In October 2015, New York amended its equal pay law making it unlawful for an employer to prohibit employees from inquiring about, discussing, or disclosing their wages or the wages of other employees. N.Y. Lab. Law § 194(4). The law reflects the belief that if employees can openly discuss their wages (including knowledge regarding the wages of co-workers performing similar work), the equal pay law would be more fully implemented. “Policies adopted by employers that discourage or prohibit employees from sharing information about their earnings can contribute to unjust wage disparities going undetected,” according to the memorandum submitted in support of the law.
But not every employee wants his or her wages discussed among co-workers. The law recognizes this, and permits employers to establish a written policy to set “reasonable workplace and workday limitations on the time, place and manner for inquiries,” including limitations on the ability of an employee from discussing or disclosing the wages of other employees without their “prior permission.” The law also contains an exception for those employees who, based on their job functions, have access to the wages of other employees (e.g., Human Resources professionals).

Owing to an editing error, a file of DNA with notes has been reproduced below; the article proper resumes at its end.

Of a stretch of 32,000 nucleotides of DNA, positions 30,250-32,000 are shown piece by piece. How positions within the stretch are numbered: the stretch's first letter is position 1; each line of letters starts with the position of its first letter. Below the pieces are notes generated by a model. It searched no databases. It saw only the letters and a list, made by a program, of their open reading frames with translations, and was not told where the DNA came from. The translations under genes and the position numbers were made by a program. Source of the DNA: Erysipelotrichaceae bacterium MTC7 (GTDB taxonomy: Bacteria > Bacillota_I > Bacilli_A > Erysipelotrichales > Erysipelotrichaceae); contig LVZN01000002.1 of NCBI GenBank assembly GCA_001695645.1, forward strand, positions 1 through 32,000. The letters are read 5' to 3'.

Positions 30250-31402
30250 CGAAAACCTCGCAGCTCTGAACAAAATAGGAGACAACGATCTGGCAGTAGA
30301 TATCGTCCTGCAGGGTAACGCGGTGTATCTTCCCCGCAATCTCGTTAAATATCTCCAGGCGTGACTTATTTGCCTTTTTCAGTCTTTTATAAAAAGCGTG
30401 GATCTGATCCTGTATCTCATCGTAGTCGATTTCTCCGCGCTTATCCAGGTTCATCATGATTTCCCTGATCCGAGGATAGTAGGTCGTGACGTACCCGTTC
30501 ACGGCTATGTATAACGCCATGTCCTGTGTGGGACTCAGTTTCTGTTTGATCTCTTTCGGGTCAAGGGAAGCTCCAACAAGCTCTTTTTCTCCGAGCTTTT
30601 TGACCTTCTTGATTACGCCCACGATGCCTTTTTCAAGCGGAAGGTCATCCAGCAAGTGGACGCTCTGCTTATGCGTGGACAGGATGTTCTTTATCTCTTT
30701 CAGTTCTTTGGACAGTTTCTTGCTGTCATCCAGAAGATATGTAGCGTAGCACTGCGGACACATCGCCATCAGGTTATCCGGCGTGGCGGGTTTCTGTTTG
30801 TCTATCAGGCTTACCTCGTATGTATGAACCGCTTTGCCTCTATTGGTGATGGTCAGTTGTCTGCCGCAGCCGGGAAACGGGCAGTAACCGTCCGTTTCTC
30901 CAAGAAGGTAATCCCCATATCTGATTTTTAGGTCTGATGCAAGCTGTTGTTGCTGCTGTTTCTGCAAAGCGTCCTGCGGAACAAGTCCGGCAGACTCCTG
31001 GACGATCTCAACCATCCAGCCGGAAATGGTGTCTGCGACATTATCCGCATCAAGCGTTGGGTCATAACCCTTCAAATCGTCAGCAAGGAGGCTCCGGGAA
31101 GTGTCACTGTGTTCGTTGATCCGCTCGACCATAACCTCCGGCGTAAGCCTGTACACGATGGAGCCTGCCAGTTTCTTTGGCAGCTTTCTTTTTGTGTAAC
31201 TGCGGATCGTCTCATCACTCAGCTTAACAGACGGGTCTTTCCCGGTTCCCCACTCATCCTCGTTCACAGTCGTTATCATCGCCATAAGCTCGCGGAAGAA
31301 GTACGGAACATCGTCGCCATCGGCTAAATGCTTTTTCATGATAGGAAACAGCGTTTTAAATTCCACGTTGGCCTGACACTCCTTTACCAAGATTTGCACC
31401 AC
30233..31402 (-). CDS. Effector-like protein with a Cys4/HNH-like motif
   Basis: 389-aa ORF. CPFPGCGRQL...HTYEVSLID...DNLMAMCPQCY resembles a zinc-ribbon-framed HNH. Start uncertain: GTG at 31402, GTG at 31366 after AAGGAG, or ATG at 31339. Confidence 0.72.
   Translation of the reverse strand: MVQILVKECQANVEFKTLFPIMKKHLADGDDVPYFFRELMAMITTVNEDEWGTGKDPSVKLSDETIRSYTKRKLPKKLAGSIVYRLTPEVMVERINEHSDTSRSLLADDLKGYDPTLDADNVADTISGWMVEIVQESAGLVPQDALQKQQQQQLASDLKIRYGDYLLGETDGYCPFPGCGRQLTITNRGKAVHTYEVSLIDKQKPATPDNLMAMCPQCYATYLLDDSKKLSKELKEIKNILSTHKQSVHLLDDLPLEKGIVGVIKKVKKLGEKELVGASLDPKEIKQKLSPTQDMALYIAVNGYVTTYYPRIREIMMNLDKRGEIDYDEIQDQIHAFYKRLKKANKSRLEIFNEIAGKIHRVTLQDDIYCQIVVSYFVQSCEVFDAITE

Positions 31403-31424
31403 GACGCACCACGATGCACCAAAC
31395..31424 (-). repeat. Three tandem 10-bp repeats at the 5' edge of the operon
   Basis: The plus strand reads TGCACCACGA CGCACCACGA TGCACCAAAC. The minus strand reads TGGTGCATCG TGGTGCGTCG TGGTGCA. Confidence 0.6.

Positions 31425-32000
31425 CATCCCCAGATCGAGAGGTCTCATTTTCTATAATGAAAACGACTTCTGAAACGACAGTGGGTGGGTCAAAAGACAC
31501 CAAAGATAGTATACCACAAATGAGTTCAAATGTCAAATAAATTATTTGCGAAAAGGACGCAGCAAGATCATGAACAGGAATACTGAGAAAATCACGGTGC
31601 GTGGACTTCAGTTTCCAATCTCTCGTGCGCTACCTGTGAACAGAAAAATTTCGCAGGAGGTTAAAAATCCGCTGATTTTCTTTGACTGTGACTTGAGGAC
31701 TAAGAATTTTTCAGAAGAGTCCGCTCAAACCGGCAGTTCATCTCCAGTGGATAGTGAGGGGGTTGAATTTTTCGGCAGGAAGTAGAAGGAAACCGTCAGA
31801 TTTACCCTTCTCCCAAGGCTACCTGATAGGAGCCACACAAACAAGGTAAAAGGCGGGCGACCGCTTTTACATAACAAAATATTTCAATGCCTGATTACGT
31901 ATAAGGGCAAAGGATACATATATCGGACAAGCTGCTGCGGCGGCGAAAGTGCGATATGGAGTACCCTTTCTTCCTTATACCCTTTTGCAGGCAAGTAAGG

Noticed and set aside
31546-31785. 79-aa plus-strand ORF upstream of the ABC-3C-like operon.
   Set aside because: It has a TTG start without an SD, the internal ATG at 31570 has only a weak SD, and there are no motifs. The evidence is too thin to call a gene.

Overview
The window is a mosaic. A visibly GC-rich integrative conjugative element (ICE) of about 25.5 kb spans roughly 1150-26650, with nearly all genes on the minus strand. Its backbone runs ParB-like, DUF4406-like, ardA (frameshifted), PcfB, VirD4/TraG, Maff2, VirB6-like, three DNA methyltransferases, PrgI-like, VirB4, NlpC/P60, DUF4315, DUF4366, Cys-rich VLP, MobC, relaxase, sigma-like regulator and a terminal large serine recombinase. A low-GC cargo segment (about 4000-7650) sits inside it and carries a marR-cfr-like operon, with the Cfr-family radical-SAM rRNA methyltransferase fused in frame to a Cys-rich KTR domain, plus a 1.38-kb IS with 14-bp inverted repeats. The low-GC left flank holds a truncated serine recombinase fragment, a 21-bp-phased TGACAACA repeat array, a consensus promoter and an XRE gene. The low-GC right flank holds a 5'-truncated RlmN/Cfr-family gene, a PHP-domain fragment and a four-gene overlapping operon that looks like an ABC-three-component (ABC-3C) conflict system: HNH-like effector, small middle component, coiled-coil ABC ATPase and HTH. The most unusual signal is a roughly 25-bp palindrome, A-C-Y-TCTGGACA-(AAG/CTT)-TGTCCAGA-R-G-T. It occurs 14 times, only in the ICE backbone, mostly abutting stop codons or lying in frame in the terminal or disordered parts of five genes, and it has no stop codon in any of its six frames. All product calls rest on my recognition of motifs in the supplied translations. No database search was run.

NYSDOL regulations effective February 1, 2017 (published in the NYS Register the same day as the effective date) implement these provisions. While largely parroting the statute, the regulations do explain that the law applies to all employees and explain that while an employer is permitted to issue a written policy prohibiting employees from discussing the wages of other employees without their prior permission, that “permission” means an “express, advance, authorization given voluntarily by the employee,” which need not be in writing. Thus, although an employer may implement a written policy prohibiting employees from disclosing or discussing the wages of other employees without their prior permission, a co-worker may verbally provide such permission.
Employers should consider all applicable laws before implementing any written policy limiting employee discussion of wages as employees covered by the National Labor Relations Act already have the right to discuss terms and conditions of employment including wages for mutual aid and protection.